6. An electrical switch as defined in claim 5 in which said casing has side walls in planes parallel to the axis of the rod, said side walls being adapted to rest on a flat surface and the switch being operable between on and off positions by moving the casing from one to another side wall.
7. An electrical switch comprising a casing adapted to rest on a table or other fiat surface in first and second resting positions respectively, said casing having table-contacting portions on which the casing rests in said positions respectively, a pair of parallel conducting elements supported by and within said casing the upper surfaces of which are in substantially the same horizontal plane when the casing is in the first of said positions, a rod of electrical conducting material of larger diameter than the distance between said elements and resting on and extending between said elements, said rod being freely movable under force of gravity when the vertical position of one of the elements with reference to the other is changed, said 'first and second positions having a sufficiently wide angle stop means being positioned closer to the rod than the length of the rod in all directions in which the rod may move.
8. An electrical switch comprising a rod, supporting means on which the rod rests comprising spaced electrical contacts which are bridged by the rod when it is carried by said contacts, said rod being freely movable under the force of gravity when the vertical position of one of said contacts with reference to the other is changed, means operable to move said supporting means in a plane perpendicular to that of the rod with a sufficiently rotary motion that the rod moves away from at least one of said contacts, and stop means mechanically attached toand movable with said supporting means for limiting the motion of said rod so that when the second-mentioned means is returned to its original position the rod will engage both said contacts, the stop means being positioned closer to the rod than the length of the rod in all directions in which the rod may move.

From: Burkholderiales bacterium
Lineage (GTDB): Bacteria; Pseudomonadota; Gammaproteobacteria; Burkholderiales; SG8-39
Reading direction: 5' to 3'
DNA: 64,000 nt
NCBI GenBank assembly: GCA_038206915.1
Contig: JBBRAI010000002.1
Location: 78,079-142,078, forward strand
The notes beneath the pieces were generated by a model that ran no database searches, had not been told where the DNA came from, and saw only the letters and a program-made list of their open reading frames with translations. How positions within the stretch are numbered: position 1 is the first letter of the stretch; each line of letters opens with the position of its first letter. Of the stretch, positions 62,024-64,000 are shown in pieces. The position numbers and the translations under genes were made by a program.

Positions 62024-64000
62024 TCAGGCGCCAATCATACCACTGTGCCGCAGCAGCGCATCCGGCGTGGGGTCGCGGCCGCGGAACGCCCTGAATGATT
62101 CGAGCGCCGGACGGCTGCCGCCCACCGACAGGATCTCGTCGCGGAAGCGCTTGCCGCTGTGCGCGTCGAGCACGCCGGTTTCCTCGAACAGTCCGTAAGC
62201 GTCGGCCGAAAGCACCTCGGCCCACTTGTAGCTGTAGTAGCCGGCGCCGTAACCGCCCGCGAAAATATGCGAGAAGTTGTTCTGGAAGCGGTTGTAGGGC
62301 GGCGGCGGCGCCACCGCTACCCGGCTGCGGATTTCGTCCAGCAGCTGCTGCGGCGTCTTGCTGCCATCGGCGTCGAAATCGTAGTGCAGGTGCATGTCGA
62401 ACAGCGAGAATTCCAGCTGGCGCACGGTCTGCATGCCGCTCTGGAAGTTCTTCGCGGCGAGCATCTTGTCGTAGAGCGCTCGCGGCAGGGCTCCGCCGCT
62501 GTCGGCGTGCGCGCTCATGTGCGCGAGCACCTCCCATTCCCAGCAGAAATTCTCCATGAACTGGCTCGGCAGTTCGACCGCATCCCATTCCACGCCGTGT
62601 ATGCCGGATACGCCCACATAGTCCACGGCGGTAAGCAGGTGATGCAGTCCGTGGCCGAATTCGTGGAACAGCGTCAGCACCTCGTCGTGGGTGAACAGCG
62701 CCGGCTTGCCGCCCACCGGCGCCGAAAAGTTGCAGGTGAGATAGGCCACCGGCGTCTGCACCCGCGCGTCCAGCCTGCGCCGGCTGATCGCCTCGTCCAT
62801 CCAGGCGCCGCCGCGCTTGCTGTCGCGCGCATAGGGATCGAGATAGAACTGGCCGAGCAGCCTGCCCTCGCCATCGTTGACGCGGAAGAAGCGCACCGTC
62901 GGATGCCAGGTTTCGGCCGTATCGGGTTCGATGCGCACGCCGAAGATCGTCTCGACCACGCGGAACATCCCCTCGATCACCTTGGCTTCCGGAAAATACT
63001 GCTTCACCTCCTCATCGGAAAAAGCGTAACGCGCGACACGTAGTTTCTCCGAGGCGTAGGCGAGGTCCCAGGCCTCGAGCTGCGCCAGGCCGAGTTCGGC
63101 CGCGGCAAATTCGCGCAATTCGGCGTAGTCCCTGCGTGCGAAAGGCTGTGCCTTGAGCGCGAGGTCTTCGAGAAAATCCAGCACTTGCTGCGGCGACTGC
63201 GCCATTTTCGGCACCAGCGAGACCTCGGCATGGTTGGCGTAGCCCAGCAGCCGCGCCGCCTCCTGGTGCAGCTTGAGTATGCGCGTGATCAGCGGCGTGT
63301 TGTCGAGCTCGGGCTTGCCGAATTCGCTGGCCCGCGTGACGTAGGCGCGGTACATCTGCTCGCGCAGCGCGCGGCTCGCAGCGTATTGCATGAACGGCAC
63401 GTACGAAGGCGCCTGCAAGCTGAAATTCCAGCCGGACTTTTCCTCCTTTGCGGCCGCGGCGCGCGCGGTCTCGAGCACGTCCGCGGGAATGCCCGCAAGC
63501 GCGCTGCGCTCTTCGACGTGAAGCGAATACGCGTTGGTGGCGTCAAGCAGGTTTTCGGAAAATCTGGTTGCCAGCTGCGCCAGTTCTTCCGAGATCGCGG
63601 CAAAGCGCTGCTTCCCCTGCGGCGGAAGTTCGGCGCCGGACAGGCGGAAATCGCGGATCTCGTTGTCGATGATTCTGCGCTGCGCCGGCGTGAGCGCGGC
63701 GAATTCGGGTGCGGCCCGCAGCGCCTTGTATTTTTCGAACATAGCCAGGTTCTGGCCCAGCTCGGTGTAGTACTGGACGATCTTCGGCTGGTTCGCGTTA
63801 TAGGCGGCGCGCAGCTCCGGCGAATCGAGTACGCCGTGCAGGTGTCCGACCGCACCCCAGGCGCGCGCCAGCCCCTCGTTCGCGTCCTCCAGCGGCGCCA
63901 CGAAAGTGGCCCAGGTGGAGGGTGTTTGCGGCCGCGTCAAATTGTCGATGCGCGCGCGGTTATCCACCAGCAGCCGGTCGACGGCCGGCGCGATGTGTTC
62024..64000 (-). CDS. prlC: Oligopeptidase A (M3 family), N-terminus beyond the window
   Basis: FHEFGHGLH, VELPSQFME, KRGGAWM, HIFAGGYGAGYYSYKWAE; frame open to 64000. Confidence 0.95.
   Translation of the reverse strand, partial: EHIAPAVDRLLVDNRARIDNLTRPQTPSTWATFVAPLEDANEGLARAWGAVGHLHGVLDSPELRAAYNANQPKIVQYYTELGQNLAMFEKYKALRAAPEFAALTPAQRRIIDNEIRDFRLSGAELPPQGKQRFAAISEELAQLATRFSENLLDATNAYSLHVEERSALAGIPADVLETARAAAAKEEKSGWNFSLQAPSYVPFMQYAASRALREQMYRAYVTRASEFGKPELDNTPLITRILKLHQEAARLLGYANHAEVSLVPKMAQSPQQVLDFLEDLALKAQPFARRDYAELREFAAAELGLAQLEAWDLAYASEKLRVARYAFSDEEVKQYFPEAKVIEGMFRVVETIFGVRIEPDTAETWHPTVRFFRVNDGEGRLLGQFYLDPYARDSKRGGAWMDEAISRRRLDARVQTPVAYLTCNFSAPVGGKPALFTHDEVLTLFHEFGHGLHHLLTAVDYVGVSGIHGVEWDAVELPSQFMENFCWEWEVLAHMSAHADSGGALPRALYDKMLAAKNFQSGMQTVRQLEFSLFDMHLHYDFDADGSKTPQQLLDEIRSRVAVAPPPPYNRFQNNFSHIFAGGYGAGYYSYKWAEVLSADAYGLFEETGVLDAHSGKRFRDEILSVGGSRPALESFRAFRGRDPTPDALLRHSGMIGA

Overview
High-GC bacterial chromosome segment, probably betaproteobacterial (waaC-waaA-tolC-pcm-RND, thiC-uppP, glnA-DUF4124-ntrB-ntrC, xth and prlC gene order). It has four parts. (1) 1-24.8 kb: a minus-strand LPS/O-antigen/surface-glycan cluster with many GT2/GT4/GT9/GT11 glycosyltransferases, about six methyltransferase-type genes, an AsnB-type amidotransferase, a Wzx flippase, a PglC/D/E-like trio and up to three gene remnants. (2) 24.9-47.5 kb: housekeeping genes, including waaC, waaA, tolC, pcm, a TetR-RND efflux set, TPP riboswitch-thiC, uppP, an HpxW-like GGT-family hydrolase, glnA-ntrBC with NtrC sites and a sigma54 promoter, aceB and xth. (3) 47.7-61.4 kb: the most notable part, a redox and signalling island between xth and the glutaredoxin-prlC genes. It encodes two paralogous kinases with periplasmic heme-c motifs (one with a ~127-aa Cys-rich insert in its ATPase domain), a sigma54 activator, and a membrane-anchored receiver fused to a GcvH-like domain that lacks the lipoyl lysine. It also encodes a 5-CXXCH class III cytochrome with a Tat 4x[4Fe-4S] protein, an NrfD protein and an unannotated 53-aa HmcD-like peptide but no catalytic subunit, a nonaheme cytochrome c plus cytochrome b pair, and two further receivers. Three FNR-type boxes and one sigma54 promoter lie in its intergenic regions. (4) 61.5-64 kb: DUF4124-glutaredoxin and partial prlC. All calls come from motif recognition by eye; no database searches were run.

9. An electrical switch comprising a rod, supporting means on which the rod rests comprising spaced electrical contacts which are bridged by the rod in the on position of the switch, said rod being freely movable under the force of gravity when the vertical position of one of said contacts with reference to the other is changed, a rotatable casing carrying said supponting means and operable to be inclined so that the rod will move away from at least one of said contacts, and stop means within the casing and carried thereby for confining the rod to a limited part of the casing adjacent said supporting means so that when the casing is returned to its original inclination the rod will return to a position contacting both said contacts, the stop means being positioned closer to the rod than the length of the rod in all directions in which the rod may move so that the rod is confined to positions in which it is substantially parallel to said elements.
10. An electrical switch as defined by claim 9 in which the casing has plural side walls and is inclined by moving /it from a resting position on one of them to a resting position on another of them.
11. An electrical switch as defined in claim 10 in which the stop means is a projection on the inner wall of the casing.
References Cited in the file of this patent UNITED STATES PATENTS 1,971,585 Soreng Aug. 28, 1934 1,983,645 Soreng Dec. 11, 1934 2,273,245 Ander Feb. 17, 1942 2,480,827 Armstrong Sept. 6, 1949 2,754,386 Gaylord July 10, 1956 2,786,654 Greer Mar. 26, 1957 2,805,296 Newell Sept. 3, 1957 2,927,185 Bonnaire Mar. 1, 1960 FOREIGN PATENTS 378,104 France Sept. 25, 1907 262,093 Switzerland Sept. 16, 1949
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|U.S. Classification||200/61.52, 200/567, 200/51.00R|